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A Brief Look at How a Cellular Signal Booster Works
Have you been experiencing a weak Wi-Fi or cellular signal lately? There are many reasons as to why you might be getting a bad signal but the building materials around you could be to blame for blocked signals. If you get a good signal while outside the building, and a feeble one as soon as you step inside, the building materials used could be blocking the signals, or making them bounce all over. Many of the building materials in use today are known to block Wi-Fi and cellular signals hence could be the reason you have been experiencing a poor connection or slow internet speeds while inside the house.
Although it might be impossible to identify the problem material, you need to have an idea of what materials could be causing the problem. It’s worth noting that mobile signal and Wi-Fi signals are attenuated in the same way, one of the reasons one factor can affect both of them. Frequency range and channels are however subject for discussion. Outlined below are some of the common building materials known to block Wi-Fi and cellular signals.
1. Clear Glass Panes
Clear glass panes are commonly used to allow natural light into the house. Many of us will however try walking to the window in an attempt to get a stronger signal. While the glass pane may allow light through, they cause cellular and wi-fi signals to bounce around hence an even weaker signal double-glazed and triple glazed-windows make it hard for cellular signals to penetrate through, hence could be the reason you are always having trouble getting a strong signal in the house.
Low emission windows are the most notorious in blocking Wi-Fi and cellular signals. These windows are designed to keep elements such as cold and warmth out of the house and have a similar effect on mobile signals. One way to solve this issue would be by opening the window to allow the signals through.
2. Sheetrock and Insulation
Although sheetrock may not be capable of blocking strong signals, weaker signals might not be able to penetrate rooms with the same. Sheetrock is known to cause signal degradation and fluctuation up to -2db, hence can make a significant difference in weak 5G, 4G, or even 3G signals. With sheetrock not part of the main floor plan, materials used to build the floorplan may make the issue even worse.
If your house has fiberglass insulation installed, you might then experience a decline in signal strength. Foam boards, fiberglass batts, and other types of foil-faced insulation may have a similar effect on both radio and Wi-Fi signals. The denser the insulation material is, the higher the impact will be on inbound signals. That said, homes with both sheetrock and heavy insulation in place are bound to block signal causing a decline in reception.
3. Plywood and Solid Wood
Most residential properties are primarily made of plywood. A framework of plywood alone is capable of reducing signal strengths on 3G and 4G networks by -6db. The effect is even worse on 5G networks with users getting fluctuations up to -9db. Several factors, such as the plywood’s thickness, and whether it is wet or not will cause even more significant signal loss. The signal loss my increase up to -20db if the plywood is compressed and damp.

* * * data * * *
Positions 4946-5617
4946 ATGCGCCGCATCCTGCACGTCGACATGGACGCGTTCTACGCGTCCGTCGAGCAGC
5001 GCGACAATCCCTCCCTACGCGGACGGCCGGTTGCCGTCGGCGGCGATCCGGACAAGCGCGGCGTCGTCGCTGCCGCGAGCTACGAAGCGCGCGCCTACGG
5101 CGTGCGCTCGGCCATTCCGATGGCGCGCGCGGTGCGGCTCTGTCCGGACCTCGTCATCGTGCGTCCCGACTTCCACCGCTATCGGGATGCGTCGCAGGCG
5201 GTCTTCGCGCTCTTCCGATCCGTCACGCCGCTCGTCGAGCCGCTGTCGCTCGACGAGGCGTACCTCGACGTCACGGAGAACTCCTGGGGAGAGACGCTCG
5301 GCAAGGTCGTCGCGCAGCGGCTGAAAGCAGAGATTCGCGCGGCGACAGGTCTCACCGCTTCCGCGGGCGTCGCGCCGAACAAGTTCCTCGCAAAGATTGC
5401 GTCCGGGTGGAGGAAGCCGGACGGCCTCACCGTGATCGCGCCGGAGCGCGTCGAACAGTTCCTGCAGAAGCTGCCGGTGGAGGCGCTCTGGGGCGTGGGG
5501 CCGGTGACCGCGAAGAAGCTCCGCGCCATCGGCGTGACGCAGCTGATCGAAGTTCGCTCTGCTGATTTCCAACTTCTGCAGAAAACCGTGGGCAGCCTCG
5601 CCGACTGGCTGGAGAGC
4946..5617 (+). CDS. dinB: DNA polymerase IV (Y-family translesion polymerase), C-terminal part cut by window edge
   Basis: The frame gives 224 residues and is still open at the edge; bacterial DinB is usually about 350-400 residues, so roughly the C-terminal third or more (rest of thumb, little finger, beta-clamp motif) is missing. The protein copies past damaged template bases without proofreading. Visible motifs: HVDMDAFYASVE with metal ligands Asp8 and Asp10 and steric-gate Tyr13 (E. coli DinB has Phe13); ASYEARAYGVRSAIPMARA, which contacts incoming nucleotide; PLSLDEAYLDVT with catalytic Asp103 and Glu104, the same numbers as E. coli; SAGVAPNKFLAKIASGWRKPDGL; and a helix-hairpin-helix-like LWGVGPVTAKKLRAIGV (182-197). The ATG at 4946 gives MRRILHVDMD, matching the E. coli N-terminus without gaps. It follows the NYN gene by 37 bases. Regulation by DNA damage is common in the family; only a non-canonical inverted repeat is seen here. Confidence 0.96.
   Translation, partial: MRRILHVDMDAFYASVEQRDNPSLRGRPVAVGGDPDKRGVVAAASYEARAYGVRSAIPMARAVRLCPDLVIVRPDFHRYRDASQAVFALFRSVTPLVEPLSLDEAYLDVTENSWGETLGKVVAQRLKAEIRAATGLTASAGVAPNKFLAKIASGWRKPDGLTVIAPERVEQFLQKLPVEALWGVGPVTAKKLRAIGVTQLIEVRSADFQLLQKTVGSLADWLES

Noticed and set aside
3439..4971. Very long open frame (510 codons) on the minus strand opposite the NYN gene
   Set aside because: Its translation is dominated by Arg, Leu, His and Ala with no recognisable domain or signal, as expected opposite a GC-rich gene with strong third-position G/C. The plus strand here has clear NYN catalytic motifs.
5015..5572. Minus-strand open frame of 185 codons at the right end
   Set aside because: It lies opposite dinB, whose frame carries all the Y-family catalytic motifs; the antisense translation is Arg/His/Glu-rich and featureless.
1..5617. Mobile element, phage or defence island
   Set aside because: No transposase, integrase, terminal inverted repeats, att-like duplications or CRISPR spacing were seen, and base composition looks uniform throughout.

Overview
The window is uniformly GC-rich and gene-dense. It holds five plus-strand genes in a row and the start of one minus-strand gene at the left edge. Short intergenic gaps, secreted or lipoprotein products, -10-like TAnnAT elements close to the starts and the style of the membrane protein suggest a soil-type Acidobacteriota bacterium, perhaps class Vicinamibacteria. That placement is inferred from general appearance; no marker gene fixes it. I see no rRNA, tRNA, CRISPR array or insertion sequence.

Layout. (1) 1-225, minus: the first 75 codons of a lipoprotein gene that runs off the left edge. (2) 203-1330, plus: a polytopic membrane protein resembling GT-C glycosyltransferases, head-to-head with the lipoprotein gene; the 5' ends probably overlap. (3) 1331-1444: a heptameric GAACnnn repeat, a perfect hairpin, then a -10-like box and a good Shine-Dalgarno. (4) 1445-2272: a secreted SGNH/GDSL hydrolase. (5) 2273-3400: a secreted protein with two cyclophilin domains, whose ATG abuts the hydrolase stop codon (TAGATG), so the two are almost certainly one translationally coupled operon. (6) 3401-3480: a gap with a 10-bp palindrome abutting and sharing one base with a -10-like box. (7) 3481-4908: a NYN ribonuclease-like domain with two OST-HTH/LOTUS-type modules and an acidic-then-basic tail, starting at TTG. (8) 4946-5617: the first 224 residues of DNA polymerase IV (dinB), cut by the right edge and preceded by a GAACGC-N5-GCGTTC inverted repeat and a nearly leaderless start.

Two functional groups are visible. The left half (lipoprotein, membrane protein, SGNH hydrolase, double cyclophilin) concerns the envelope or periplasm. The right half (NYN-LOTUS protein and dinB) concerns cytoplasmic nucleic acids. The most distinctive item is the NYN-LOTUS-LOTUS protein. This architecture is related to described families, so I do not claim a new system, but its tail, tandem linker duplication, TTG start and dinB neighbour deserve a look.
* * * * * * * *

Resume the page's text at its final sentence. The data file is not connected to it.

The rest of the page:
Solid wood will also contribute to increased signal fluctuation and loss in the house. Home with hardwood flooring will experience a signal degradation up to -12db. Softwoods may however not have the same impact as solid hardwoods.
Brick is one of the top signal building materials in use today. In addition to the thickness of the brick, other factors such as mortar and supplementary materials incorporated in the wall make it almost impossible for the signal to pass through. Most brick walls will have sheetrock, electronics, as well as shelves installed. All these factors combined can contribute to up to -20db signal loss. Most homes made of brick, with lots of insulation, and glass windows installed will have inferior signal reception as compared to those made of wood. The density of the bricks plays a considerable role in how the signals are blocked from the house.
Metal is considered the top signal disrupter in homes and office setups. Metal reinforcements in concrete walls, metal roofs, and metal studs cause massive signal disruption blocking the signals through, with metal roofs deflecting the signals. While metal roofs may be aesthetically appealing, they do play a big part in blocking signals. Anyone living in such a home is bound to experience dropped calls and slow internet. The only solution you might have in such a setup would be to invest in a mobile signal repeater.
More than 80% of all homes with metal roofs have a weak cellular signal. This happens in areas with the best signal reception. This is because the metal roof will deflect cellular signals away from the house. Unlike other building materials, a metal roof can see you go from excellent reception to -50db signal loss. At this signal strength, your phone won’t be able to get reception if any. This makes it more of a dead zone. The sad thing about this is that simply stepping out of the house will see you get a stronger and more stable signal.
So there you have. Any number of these materials might be the reason as to why your signal might be decent in some rooms but terrible in others. However, one way to stop this being a problem is to get a mobile signal repeaters!